It is nonsense to suggest that a lack of desire has contributed to Liverpool’s fall. Their squad is full of big characters who can accept criticism when they are underperforming. To question their attitude, however, would be taken as an affront. 

Jurgen Klopp (above) previously said Liverpool would ‘go for the title again’ and ‘will not stop’

Charge 5: ‘If you’re a huge club, you have to deal with setbacks.’  

Critics of the club may be sick of hearing how much Van Dijk’s absence has hurt Liverpool. In that case, let’s look through history and see what happened when the defending champions lost their most important player for a prolonged period.

In September 1997, United lost Roy Keane, their captain and talisman, with a cruciate ligament injury. He did not play again that season. Arsenal did the Double. In January 1995, Eric Cantona was banned for eight months by the FA. Manchester United lost the title by a point.

When such a big figure is taken out of a successful team, the ramifications are huge. More recently, would City have finished 18 points behind Liverpool last season with a fit Aymeric Laporte? It is doubtful.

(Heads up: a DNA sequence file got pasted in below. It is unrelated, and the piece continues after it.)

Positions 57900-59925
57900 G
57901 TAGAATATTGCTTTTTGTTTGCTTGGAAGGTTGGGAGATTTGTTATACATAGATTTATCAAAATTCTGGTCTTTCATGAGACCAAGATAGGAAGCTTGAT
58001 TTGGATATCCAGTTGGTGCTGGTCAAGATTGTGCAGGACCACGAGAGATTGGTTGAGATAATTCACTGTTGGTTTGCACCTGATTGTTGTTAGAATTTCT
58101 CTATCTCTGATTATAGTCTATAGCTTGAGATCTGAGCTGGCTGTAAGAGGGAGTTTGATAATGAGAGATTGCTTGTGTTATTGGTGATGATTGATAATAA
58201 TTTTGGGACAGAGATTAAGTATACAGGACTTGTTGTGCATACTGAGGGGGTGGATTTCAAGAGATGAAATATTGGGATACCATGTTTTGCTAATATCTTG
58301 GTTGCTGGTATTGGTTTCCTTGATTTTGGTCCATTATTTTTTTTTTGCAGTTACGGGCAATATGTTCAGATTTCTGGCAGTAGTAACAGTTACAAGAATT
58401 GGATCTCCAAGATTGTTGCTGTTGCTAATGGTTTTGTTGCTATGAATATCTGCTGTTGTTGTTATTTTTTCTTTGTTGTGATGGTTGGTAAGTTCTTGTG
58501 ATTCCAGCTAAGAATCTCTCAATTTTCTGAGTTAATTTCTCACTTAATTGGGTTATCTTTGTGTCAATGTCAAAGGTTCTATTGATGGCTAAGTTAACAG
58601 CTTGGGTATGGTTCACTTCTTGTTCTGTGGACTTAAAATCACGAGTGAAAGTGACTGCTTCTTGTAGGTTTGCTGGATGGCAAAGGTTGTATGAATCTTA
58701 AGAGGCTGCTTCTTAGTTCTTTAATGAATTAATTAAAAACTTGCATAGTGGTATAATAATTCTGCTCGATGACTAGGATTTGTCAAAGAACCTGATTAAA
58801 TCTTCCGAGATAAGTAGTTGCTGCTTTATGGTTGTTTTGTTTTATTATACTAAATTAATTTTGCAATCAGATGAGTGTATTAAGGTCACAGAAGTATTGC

Losing your best player can be hard to cope with – like when United captain Roy Keane was ruled out for the season in 1997

Charge 6: ‘We spoke about them making a lot of excuses… to me they’ve been bad champions.’ 

Have Liverpool been as bad as Leicester in 2016-17? Have they downed tools in the way Chelsea did with Jose Mourinho in 2015? Did they collapse like Blackburn in 1995, or Manchester United post-Sir Alex Ferguson in 2014? The answer, firmly, is no. 


There is no escaping the fact that Liverpool have problems and Klopp is faced with the biggest challenge of his reign. He looks tired and could do with a break from the scrutiny, but his hunger to take Liverpool forward again should not be doubted.

This spell has been calamitous. Finishing the season in the top four would mean the season had not been a crisis.

So yes, some of Keane accusations have merit — but not all of them. Are Liverpool guilty beyond reasonable doubt? No.